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  • 1.
    Hallman, David
    et al.
    University of Gävle, Faculty of Health and Occupational Studies, Department of Occupational and Public Health Sciences, Occupational health science. University of Gävle, Centre for Musculoskeletal Research.
    Mathiassen, Svend Erik
    University of Gävle, Faculty of Health and Occupational Studies, Department of Occupational and Public Health Sciences, Occupational health science. University of Gävle, Centre for Musculoskeletal Research.
    Hed-Ekman, Annika
    University of Gävle, Faculty of Health and Occupational Studies, Department of Occupational and Public Health Sciences, Occupational health science. University of Gävle, Centre for Musculoskeletal Research.
    Lyskov, Eugene
    University of Gävle, Faculty of Health and Occupational Studies, Department of Occupational and Public Health Sciences, Occupational health science. University of Gävle, Centre for Musculoskeletal Research.
    Physical activity patterns in workers with neck pain assessed using accelerometry and GPS2014Conference paper (Refereed)
    Abstract [en]

    Background:

    Decreased physical activity levels have been found among subjects with work-related musculoskeletal disorders (MSD). Still, little is known about the distribution of physical activity and sedentary behavior over a work day, and whether these patterns differ between work and leisure time. Our aim was to characterize and compare physical activity patterns at work and leisure time (spent at home or elsewhere) among office workers with MSD and asymptomatic controls.

    Methods:

    Seventeen office workers (11f, 6m; mean age 41(SD=11) years) with neck-shoulder pain, and 17 age- and gender-matched asymptomatic office workers participated. Physical activity and sedentary behavior were monitored continuously for seven days using a single tri-axial accelerometer (ActivPAL). During four consecutive work-days within this period, data from a geographical positioning system (GPS) detector installed on a smartphone was combined with a written diary to identify the location (work place, leisure "at home" and "elsewhere") of the participants. Differences between groups in mean physical activity levels (excluding sleep) stratified by location were analysed with ANOVA. Physical activity patterns were expressed using Exposure Variation Analysis (EVA), showing the percentage of time spent in periods of different durations (<1min, 1-5min, 5-10min, 10-30min, 30-60min, >60min) of sitting/lying, standing, and walking.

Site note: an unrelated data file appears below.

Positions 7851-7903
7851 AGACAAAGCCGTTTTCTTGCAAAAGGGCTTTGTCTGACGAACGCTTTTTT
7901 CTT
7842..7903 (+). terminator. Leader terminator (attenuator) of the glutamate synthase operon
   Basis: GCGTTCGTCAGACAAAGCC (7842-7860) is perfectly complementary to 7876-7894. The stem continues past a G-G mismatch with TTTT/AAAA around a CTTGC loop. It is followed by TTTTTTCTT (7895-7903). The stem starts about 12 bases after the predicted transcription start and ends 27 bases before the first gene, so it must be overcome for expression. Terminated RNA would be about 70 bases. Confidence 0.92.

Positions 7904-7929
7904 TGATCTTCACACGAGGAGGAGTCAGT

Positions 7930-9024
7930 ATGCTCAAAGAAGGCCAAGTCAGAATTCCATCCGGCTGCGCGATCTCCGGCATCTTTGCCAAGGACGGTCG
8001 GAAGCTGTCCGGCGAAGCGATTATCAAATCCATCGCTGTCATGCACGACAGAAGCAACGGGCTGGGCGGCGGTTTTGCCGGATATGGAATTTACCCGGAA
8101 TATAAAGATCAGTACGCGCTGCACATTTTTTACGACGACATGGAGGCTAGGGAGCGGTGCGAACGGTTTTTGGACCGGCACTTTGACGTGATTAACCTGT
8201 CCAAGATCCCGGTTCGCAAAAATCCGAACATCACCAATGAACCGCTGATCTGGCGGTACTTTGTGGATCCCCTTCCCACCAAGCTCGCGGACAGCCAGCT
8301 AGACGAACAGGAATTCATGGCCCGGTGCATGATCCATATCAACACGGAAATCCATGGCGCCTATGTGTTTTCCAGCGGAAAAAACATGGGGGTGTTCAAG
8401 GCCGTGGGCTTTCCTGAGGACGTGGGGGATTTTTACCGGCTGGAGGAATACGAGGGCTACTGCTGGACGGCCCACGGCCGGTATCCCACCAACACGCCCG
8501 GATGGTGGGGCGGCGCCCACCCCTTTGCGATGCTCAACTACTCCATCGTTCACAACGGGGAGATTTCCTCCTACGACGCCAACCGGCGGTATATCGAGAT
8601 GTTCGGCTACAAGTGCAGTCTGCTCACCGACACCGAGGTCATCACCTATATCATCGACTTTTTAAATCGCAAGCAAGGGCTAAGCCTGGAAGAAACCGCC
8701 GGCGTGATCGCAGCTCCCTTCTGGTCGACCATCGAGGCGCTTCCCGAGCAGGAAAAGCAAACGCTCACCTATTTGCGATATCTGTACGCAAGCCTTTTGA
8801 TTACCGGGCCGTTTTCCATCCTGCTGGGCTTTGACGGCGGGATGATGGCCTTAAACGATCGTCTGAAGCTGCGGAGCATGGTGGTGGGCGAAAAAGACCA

Results:

    In both groups, the lowest activity levels were found at work. Leisure "elsewhere" showed less %time in long bouts (>30min) of sitting/lying and more %time in walking (5-10 and 10-30 min bouts) compared with "home". Workers with pain did not increase their leisure activity level "elsewhere" compared with "home" to the same extent as controls, which was mainly reflected in a larger %time in prolonged periods (>30 min) of sitting/lying among those with pain.

    Conclusion:

    The combination of accelerometry and GPS allowed a detailed characterization of physical activity patterns stratified by location among office workers. Some differences were found between workers with and without MSD, which need further investigation as to their effects on health and well-being.

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